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psa raising after surgery

My husband had a radical robotic prostectomy in July 2009.December 2 he had his first PSA and it was 0.2. January 13 he had another PSA and it is now 0.3.He has no side affects from the surgery.The lymph nodes were clear and the prostate margins were clean. Where would this travel to now. What would be the best test to determine where the PSA levels are growing. His Gleason score was 6 which after the surgery was changed to 7. His PSA was 4.6. What is hormone therapy verses radiation?
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242579 tn?1252114771
Thank you for your question. PSA is not specific when the prostate is in the body but when taken out PSA values are largely reliable. This is due to the sensitivity of serum
PSA as a marker for prostate cancer, serial PSA measurements are routinely obtained to detect early disease recurrence in men who have had aggressive primary therapy for localized disease. Usually after prostatectomy we expect the PSA value to decrease to levels below 0.2 ng/mL. In the case of your husband, 0.2 was followed by a 0.3 which makes the possibility of residual disease high. In cases as such adjuvant therapy is recommended and consists classically of Radiation therapy (RT) to the prostate bed where the cancer is expected to be most often, and Androgen deprivation therapy (ADT). Classically PCa starts spreading locally (surrounding tissue: prostate bed and bone ) and through the blood to the lungs and liver.

Ash Tewari, MD


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Hi cherylb,

I am in a very similar situation as your husband. Diagnosed w PC in early "09 with a Gleason 9 and T3 (stage diagnosis following surgery). Radical prostatectomy done June '09 and biochemical failure w 0.7 PSA 90 days after surgery (sound familiar?).

I am in the process of having BOTH hormone therapy (6 mos of Lupron & Casodex) AND radiation therapy. Radiation began 30 days following start of hormone therapy at 180 units/day for 8 weeks by IMRT. This will be followed up 3 weeks after end of radiation with 6 mos of chemotherapy (part of a clinical trial).

Why have I opted for this protocol?

I have gotten opinions from several leading urologists and oncologists in my area and they all recommend the same thing: Don't wait, get after the cancer as aggressively as possible, as soon as possible.  

The fact that bone & body scans don’t show metastatic progression isn’t an “all clear” sign. The rapid biochemical failure with repeated PSA test confirmations means the PC remains.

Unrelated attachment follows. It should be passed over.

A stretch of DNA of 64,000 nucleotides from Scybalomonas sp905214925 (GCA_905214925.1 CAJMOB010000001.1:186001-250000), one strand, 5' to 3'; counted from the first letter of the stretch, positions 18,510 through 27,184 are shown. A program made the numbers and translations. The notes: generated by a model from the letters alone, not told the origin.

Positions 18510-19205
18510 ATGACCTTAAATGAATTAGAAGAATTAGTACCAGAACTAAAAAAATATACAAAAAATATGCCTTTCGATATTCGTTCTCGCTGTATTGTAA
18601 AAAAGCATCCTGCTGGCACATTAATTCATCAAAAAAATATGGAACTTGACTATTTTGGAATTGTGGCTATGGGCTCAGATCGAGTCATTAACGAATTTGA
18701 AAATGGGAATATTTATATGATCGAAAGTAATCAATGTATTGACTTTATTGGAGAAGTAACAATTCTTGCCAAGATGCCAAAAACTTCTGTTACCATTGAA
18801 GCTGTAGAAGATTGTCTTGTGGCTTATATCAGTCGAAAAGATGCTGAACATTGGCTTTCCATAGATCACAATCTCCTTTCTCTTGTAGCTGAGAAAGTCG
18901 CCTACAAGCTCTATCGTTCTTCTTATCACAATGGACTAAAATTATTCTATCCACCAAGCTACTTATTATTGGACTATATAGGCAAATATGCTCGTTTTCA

From everything I have found so far this puts us in the category of Advanced Prostate Cancer, Stage 3 which will progress to Stage 4.  All we can do is slow the progression (which is not yet a clear path for significant success) and we should use every tool we can.  

How long can we expect to live?   The data is highly variable and subject to much discussion depending on many factors including Gleason score, pre-surgical PSA, time to biochemical failure following surgery, surgical results (margins), presence of NPI, presence of seminal vessel invasion, PSA at time of detected biochemical failure, T2 vs T3, PSA doubling time after surgery, general health of the patient and likely other factors I don’t known about.

I am not a Doctor, however I have reviewed as much of the research literature as I can find.

In general it seems to me that the data suggests that hormone therapy (by itself) adds 3 months to longevity;

Radiation therapy (by itself) adds 3 mos of longevity.  

Hormone therapy plus Radiation therapy together adds 12+ months to average longevity.  

I suspect that many of these studies involved fairly advanced condition patients and that treatment of earlier stage patients (like your husband and me) may well produce improved outcomes over the studies averages.

I hope someone reading this post can add more information to the question of prognosis and outcomes for high grade Gleason patients presenting with rapid biochemical failure following RP.

In any event these protocols (hormone and radiation therapies) seem to now be the standard of care for AdvPC.  

In short:I’d see about getting both hormone and radiation therapies and consider entering a clinical trial if you are comfortable with the relative risks and potential rewards.

Best of luck.

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